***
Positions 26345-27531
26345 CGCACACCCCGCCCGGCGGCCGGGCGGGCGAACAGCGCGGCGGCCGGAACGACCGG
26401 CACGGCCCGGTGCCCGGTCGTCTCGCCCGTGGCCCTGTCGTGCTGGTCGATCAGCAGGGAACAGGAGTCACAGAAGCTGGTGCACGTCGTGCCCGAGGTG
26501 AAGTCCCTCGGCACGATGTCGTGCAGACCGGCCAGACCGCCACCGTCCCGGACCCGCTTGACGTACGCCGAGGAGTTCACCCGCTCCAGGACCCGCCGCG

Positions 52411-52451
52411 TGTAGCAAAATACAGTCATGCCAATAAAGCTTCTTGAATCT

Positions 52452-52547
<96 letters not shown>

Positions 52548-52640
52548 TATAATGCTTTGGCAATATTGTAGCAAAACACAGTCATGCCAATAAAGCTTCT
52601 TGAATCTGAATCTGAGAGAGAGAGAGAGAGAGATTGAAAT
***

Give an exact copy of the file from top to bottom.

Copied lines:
Positions 26345-27531
26345 CGCACACCCCGCCCGGCGGCCGGGCGGGCGAACAGCGCGGCGGCCGGAACGACCGG
26401 CACGGCCCGGTGCCCGGTCGTCTCGCCCGTGGCCCTGTCGTGCTGGTCGATCAGCAGGGAACAGGAGTCACAGAAGCTGGTGCACGTCGTGCCCGAGGTG
26501 AAGTCCCTCGGCACGATGTCGTGCAGACCGGCCAGACCGCCACCGTCCCGGACCCGCTTGACGTACGCCGAGGAGTTCACCCGCTCCAGGACCCGCCGCG

Positions 52411-52451
52411 TGTAGCAAAATACAGTCATGCCAATAAAGCTTCTTGAATCT

Positions 52452-52547
<96 letters not shown>

Positions 52548-52640
52548 TATAATGCTTTGGCAATATTGTAGCAAAACACAGTCATGCCAATAAAGCTTCT
52601 TGAATCTGAATCTGAGAGAGAGAGAGAGAGAGATTGAAAT